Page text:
Insider stock trading hints at companies' prospects

Purchases more reliable than sales, analysts say

Dollars & Sense


At Enron Corp., the jackpots came easily and quickly: Since 1998, company executives and directors sold stock worth $1 billion.

In hindsight, the enormous sales of Enron stock by Chief Executive Officer Kenneth L. Lay and other insiders should have raised a red flag, brightly painted with the word "sell," for investors wondering about the company's future.

If only it were so easy. But while insider transactions rarely shout "buy" or "sell," they do often hint at a company's prospects.

"Usually, it's a good sign if executives are buying and a bad sign if they're selling," said H. Nejat Seyhun, professor of finance at the University of Michigan. "But you can't place sure bets. ... I would look at it as a signal among other signals."

Most of the time, insider purchases are a stronger signal than sales. That's because executives and directors have a host of reasons for selling - to make a charitable gift, to diversify investments or to pay for a child's college education. Insiders have few incentives to buy unless they believe the stock is going places.

Long-term studies have shown that insider purchases, especially at companies whose stock price is cheap relative to the overall market, generate outsized returns, said John D. Spears, co-manager of Tweedy, Browne American Value Fund and Tweedy, Browne Global Value Fund.

When he picks stocks for his funds, he seeks out companies whose shares are inexpensive relative to earnings or book value. News about insider purchases often tips the balance in favor of buying.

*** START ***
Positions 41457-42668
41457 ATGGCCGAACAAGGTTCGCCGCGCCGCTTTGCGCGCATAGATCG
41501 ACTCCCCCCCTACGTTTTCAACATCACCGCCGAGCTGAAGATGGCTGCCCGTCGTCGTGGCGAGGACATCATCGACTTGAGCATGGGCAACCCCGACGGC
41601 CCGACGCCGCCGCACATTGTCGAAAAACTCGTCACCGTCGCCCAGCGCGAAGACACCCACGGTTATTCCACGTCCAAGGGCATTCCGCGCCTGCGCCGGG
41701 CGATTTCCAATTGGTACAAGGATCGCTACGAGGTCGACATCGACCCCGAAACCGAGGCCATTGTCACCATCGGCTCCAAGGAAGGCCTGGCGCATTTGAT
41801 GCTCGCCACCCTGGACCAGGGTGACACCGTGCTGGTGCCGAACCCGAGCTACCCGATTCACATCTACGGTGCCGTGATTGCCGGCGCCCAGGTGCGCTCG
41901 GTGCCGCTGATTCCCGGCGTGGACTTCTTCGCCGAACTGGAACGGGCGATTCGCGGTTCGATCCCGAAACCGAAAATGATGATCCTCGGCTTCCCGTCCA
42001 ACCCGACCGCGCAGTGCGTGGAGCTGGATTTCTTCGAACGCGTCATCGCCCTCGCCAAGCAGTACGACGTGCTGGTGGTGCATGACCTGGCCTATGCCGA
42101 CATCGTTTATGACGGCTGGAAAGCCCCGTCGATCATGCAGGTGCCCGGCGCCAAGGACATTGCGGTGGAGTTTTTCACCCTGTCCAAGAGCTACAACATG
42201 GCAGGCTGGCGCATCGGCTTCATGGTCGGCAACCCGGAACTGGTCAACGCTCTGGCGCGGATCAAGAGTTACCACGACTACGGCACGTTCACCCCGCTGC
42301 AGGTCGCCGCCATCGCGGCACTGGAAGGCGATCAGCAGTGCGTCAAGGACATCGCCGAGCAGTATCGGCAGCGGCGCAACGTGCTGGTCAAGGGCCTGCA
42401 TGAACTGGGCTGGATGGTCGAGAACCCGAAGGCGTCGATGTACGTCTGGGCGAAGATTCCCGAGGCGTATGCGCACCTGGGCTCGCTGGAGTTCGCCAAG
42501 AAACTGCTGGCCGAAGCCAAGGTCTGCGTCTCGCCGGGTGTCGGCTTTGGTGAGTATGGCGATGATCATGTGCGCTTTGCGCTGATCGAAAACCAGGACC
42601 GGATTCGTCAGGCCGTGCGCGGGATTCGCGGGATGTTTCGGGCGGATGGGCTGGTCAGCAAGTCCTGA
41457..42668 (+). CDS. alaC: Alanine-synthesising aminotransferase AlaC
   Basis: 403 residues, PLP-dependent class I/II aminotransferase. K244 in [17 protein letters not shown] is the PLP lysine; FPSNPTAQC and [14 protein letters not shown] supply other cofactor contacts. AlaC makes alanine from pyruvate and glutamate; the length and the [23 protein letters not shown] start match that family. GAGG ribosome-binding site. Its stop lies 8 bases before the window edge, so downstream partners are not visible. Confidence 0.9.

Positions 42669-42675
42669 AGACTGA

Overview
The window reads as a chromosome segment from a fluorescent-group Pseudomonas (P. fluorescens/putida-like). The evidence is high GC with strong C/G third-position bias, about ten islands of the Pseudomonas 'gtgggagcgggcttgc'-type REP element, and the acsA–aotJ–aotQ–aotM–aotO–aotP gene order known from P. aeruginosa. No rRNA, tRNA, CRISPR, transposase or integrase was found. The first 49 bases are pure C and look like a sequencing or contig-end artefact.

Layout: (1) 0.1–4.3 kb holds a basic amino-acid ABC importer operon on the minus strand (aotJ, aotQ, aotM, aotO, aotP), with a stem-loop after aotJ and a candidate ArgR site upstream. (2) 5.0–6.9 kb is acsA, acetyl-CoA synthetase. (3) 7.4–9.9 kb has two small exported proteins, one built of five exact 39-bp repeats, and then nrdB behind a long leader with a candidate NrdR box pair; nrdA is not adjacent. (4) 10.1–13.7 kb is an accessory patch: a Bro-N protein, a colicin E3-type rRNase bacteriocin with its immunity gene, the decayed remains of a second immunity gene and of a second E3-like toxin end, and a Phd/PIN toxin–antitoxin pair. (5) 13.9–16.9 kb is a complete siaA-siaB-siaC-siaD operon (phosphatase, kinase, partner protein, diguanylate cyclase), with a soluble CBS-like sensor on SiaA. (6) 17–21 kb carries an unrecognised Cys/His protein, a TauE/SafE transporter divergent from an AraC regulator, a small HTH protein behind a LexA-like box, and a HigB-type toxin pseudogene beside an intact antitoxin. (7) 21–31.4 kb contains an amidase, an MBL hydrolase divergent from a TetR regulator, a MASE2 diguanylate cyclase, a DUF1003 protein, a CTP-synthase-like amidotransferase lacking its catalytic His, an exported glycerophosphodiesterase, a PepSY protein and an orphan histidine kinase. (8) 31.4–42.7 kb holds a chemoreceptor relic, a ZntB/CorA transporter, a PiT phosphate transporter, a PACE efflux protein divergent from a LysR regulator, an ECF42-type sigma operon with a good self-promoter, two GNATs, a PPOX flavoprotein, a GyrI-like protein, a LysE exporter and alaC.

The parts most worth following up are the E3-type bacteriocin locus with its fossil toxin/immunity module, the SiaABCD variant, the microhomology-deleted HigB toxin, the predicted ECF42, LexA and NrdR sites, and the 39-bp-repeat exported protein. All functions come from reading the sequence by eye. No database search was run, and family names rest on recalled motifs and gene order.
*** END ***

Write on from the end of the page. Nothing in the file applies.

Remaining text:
Context is the key to judging insider sales and purchases. Jeff Auxier, manager of the Auxier Focus Fund, sold Enron shares in part because he didn't like the pattern of insider selling. The sales bothered him especially after executives grew increasingly defensive when asked about earnings.

Lon Gerber, director of insider research for Thomson Financial, advises investors to consider whether an executive's or director's decision to sell deviates from a normal pattern of selling. If so, it may signal a problem. Similarly, executives and directors selling as a group may hint at trouble.

Group buying, on the other hand, suggests confidence in a company's future. Auxier said insiders tend to be good judges of what their companies are worth, so they buy when they think the stock is undervalued.

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